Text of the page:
This third film in the trilogy is the weakest of the bunch. There are some great scenes in the film, but only in the Extended Edition. The theatrical version of the film plays out fine and is the shortest of all the films in this and the Lord of the Rings trilogy, and moves very fast. I will say that it is nice to see some characters who we have only heard of, make an appearance in this trilogy.
In the end, The Hobbit films are harmless entertainment, but without Jackson at 100%, the films feel like they are stretched too far. They aren't bad films, just underwhelming.
9.) Bad Taste
After watching Heavenly Creatures on laserdisc, I had to find the other films that Jackson had directed. A video store down the street from my house had Bad Taste on VHS. I always knew the cover with the alien hold an AK-47 and flipping us the bird and always wondered what that film was about. When I found out that it was the first film that Jackson had directed, I knew that I had to see it.
The film is crude and very low budget, but that is ok. Many filmmakers have gotten their start in horror films. Sam Raimi, Bob Clark, and James Gunn all got their start making low budget horror films and Jackson was no different.
Bad Taste is a proper name for this film as the film is a gorefest from start to finish. The film, however, is well made and is clearly made by people who love the genre. The fact that Jackson got the New Zealand film board to give him funds to finish the film is a story that is better than a lot of films. Hell, the film even played at the Cannes Film Festival and jump started Jackson's career.
Bad Taste is a film that feels like a first film, but also feels like it is showing us the future because of the director.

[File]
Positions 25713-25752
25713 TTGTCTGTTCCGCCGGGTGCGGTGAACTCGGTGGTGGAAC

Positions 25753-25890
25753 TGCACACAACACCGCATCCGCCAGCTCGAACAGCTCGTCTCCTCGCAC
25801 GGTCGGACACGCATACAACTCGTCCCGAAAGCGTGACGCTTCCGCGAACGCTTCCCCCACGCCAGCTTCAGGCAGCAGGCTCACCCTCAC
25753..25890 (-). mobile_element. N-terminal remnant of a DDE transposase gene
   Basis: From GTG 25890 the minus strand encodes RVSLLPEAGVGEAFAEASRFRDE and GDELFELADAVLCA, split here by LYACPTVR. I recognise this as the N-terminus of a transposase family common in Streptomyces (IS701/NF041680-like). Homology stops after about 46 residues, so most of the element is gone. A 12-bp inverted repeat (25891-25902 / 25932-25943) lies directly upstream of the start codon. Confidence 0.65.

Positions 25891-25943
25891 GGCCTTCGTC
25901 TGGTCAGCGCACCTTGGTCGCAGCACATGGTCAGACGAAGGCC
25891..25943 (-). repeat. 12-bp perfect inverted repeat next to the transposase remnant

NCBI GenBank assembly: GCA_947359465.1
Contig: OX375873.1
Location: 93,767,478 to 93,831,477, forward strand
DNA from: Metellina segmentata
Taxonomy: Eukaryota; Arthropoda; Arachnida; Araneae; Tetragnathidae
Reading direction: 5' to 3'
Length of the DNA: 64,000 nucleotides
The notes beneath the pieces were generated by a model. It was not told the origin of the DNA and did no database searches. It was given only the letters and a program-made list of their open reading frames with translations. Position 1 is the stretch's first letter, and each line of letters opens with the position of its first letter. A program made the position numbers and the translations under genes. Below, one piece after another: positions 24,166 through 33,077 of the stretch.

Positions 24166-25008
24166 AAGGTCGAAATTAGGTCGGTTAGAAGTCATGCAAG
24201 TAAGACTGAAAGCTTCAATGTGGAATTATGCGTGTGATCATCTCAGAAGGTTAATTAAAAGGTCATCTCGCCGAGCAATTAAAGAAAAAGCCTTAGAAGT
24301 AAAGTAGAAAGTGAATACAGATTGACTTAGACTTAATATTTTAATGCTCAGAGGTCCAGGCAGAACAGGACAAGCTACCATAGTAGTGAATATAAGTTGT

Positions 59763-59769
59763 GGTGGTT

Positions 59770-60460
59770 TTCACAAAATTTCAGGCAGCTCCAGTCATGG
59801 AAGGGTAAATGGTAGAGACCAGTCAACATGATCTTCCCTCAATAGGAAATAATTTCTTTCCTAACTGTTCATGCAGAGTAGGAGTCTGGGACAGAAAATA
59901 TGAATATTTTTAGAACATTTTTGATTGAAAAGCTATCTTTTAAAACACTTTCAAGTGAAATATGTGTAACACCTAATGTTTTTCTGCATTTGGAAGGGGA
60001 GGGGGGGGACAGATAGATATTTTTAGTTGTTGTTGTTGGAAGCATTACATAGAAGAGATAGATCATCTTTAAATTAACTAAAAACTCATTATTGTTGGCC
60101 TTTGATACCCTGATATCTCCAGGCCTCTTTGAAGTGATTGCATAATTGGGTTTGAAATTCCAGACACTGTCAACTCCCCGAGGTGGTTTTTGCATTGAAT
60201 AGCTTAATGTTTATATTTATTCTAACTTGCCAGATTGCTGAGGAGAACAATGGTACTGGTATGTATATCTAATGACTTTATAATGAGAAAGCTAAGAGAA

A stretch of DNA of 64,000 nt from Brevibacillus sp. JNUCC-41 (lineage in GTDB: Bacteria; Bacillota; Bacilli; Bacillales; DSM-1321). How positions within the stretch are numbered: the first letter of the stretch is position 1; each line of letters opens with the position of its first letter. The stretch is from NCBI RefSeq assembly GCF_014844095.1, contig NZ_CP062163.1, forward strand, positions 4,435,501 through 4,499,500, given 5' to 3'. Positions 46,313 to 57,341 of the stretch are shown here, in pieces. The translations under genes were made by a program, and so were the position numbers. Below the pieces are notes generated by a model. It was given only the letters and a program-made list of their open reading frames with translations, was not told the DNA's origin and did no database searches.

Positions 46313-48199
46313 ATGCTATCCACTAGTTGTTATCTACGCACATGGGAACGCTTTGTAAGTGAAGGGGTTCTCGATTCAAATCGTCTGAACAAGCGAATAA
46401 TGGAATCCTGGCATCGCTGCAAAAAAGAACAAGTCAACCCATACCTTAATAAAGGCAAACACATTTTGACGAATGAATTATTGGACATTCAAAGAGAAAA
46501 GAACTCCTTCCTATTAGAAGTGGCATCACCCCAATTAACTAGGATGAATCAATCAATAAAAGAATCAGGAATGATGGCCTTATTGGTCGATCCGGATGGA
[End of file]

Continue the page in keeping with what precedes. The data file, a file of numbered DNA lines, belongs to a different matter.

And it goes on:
10.) Meet the Feebles
After Bad Taste was a hit, Jackson was given a small budget and allowed to do what he wanted. What he created was can only be described as an "adult version of the Muppets". This is a film that needs to be seen to be believed, but this is not a film for everyone. In fact, the first time I saw the film, I sat in shock at what was happening on screen. Sure, we get the cute, animal puppets, but as we go down the rabbit hole, we start to see things that we wish that we could unsee:
-The star of the stage show that the Feebles is is a hippo named Heidi who is in love with the owner of the theater, Blech, a walrus, who is having an affair with his cat secretary.
-There is a rat who shoots porn in the basement of the theater who is trying to exploit a young new star.
-A fly who eats shit and reports on gossip within the theaters.
-A rabbit who sleeps around, who thinks that he has contracted aids.
There is more, but I don't dare reveal all of this film's secrets.
Jackson has created a living, breathing world here and it is something that you will never forget after your first viewing. Meet the Feebles is a film that needs to be seen twice: the first time to get over the shock value, and the second time to see that this is a funny film. Meet the Feebles is not for everyone, but give it a watch. You can always turn it off.
So there is Peter Jackson's directing career from Top to Bottom. Thank you for reading and I will see you next time.